A series of amuse-bouches launches the 20th Cinéfranco festival

By Jim Slotek

(RATING: B+)

The gastronomically inclined French might refer to 9, le film, the opening night feature at the 20th Cinéfranco Festival, as a series of amuse-bouches.

That is to say, it is composed of nine short mostly comedies by the cream of current Quebec filmmaking, almost all of which leave you wanting more.

 Diane Lavallée and Marianne Farley in a scene from filmmaker Claude Brie's Banqueroute, one of nine gems screening tonight as part of 9, le film at CineFranco.

Diane Lavallée and Marianne Farley in a scene from filmmaker Claude Brie's Banqueroute, one of nine gems screening tonight as part of 9, le film at CineFranco.

The central conceit is that one of the principals in each story is attending a seminar by a secretly panic-stricken self-help guru (Marc Gauthier), lecturing them on the emptiness of current society and an emergency call to learn to communicate.

It’s a facile framework for a coterie of talented names – including Luc Picard (Un dimanche à Kigali), Micheline Lanctot, Jean-Philippe Duval and Érik Canuel (Bon Cop Bad Cop) to indulge what largely amounts to an intriguing first act.

Best among the lot: Lanctôt’s funny and socially cringeworthy segment about a clumsy mouseburger named Mireille (Anne-Elizabeth Bosse) at a swank garden party, who runs into a “hot” old classmate Viviane (Magalie Lépine-Blondeau), who immediately senses her social unworthiness.

Incredibly, though they once traveled Europe together, and apparently bonded, Viviane claims not to remember Mireille (and, indeed, keeps calling her “Martine”). As the retold memory becomes more vivid and believable, Viviane doubles down on her amnesia. The social awkwardness rings absolutely true, kudos to Lanctot.

The opening sketch is by Stephane E. Roy, who wrote the play, 9 Variations Sur le Vide, on which the movie is loosely based. And it is also a keeper, as taut and funny a portrait of a bickering competitive couple (Christian Bégin and Anne-Marie Cadieux) as I’ve seen in any language. The dog needs food. Who will get it? My back is too bad to carry the bag. Are you sure you should take the car? The mechanic said you’ve been grinding the gears. Who’s paying for the dog food? Whose dog is it, anyway?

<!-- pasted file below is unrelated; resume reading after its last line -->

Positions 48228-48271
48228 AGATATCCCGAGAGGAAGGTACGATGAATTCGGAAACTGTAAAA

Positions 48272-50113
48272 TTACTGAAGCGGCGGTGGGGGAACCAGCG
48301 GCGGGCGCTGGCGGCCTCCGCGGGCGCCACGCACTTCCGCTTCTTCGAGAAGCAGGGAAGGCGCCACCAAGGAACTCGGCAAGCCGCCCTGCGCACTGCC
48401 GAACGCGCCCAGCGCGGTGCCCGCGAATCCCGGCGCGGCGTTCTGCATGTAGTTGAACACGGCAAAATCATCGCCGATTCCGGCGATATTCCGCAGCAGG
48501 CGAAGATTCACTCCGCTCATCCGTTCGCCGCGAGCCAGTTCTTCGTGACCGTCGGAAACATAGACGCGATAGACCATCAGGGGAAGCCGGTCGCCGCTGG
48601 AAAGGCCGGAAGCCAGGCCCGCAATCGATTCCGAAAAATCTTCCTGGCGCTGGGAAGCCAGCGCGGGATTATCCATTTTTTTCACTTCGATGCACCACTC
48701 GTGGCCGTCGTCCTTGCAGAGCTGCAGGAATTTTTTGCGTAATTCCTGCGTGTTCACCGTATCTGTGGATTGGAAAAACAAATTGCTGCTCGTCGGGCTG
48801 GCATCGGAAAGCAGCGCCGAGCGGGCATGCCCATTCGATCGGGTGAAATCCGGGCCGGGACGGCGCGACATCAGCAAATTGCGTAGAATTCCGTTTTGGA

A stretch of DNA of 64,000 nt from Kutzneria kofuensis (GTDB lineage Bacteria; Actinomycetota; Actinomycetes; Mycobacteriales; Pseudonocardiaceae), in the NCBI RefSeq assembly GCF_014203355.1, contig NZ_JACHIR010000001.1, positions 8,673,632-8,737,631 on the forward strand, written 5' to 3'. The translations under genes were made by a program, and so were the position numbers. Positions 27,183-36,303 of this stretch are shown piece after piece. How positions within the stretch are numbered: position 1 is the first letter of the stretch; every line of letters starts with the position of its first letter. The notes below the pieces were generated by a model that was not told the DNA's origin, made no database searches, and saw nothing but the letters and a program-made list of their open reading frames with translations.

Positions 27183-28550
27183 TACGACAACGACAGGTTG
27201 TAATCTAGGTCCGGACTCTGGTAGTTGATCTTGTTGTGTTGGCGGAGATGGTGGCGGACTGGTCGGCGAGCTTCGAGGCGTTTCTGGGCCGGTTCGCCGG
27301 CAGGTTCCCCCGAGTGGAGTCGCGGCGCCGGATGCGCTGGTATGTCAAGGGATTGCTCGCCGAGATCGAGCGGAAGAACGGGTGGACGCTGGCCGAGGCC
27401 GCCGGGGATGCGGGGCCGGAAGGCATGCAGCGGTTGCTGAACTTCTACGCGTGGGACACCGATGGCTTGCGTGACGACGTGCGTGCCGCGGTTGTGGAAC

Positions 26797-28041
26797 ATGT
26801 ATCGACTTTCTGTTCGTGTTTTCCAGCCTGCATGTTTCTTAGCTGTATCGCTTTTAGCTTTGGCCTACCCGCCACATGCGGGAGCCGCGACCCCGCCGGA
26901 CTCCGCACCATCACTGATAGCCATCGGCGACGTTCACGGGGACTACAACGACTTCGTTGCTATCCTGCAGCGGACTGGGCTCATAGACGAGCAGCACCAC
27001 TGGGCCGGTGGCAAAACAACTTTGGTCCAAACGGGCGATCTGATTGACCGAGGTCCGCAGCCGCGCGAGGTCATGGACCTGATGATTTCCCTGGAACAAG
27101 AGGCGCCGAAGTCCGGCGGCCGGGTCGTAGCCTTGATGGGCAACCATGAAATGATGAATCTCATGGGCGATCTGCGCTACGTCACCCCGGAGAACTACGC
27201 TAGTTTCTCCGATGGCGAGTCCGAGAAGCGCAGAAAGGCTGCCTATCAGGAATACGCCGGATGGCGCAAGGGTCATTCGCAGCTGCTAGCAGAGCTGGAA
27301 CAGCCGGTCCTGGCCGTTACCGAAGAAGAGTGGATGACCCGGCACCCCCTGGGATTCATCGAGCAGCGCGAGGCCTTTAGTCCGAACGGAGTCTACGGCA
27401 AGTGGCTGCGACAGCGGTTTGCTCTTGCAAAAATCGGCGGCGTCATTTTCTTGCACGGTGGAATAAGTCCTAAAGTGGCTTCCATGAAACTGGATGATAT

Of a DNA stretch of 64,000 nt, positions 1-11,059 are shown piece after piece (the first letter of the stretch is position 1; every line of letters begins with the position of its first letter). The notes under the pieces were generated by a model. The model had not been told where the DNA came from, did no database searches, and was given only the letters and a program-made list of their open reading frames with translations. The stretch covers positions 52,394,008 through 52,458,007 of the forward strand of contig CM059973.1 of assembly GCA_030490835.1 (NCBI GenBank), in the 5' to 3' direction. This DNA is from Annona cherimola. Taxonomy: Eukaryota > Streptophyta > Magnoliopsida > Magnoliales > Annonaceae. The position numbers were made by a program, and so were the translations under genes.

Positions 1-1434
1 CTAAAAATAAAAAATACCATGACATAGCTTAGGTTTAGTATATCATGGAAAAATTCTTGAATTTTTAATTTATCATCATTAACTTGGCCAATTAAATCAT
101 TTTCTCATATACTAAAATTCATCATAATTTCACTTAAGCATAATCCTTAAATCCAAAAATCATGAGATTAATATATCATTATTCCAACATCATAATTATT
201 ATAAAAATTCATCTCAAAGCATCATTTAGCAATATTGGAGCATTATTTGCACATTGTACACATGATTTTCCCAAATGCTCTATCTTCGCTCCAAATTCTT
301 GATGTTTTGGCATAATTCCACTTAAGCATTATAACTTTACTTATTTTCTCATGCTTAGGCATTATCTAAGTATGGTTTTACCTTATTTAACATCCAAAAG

It’s a fitting opening (it’s followed tonight by Océane Michel’s “queer rom-com” Embrasse-moi)

to a Cinéfranco festival that has opted for a light touch as befits a serious time. The actual title for this year’s series of films at the Carlton (Friday, Oct. 6 to Thursday, Oct. 12)  is Cinéfranco 2017 Rendez-Vous with Comedy and Humour.

Other highlights among the 16 feature films include thriller-filmmaker Guillaume Canet poking fun at his genre along fun at his genre alongside his wife, Marion Cotillard in Rock ‘n’ Roll (a film which will be released theatrically in Canada in December, so here’s a two-month head start).

There’s also the intriguingly-billed “anti-Love Actually” rom-com Les Ex, directed by and starring Maurice Barthélémy, and another husband-and-wife team, Fiona Gordon and Dominique Abel in the ostensibly Jacques Tati-inspired physical comedy Lost In Paris (Paris pieds nus).

Complete film list and schedule are available at cinefranco.com or at the Carlton Cinema box office.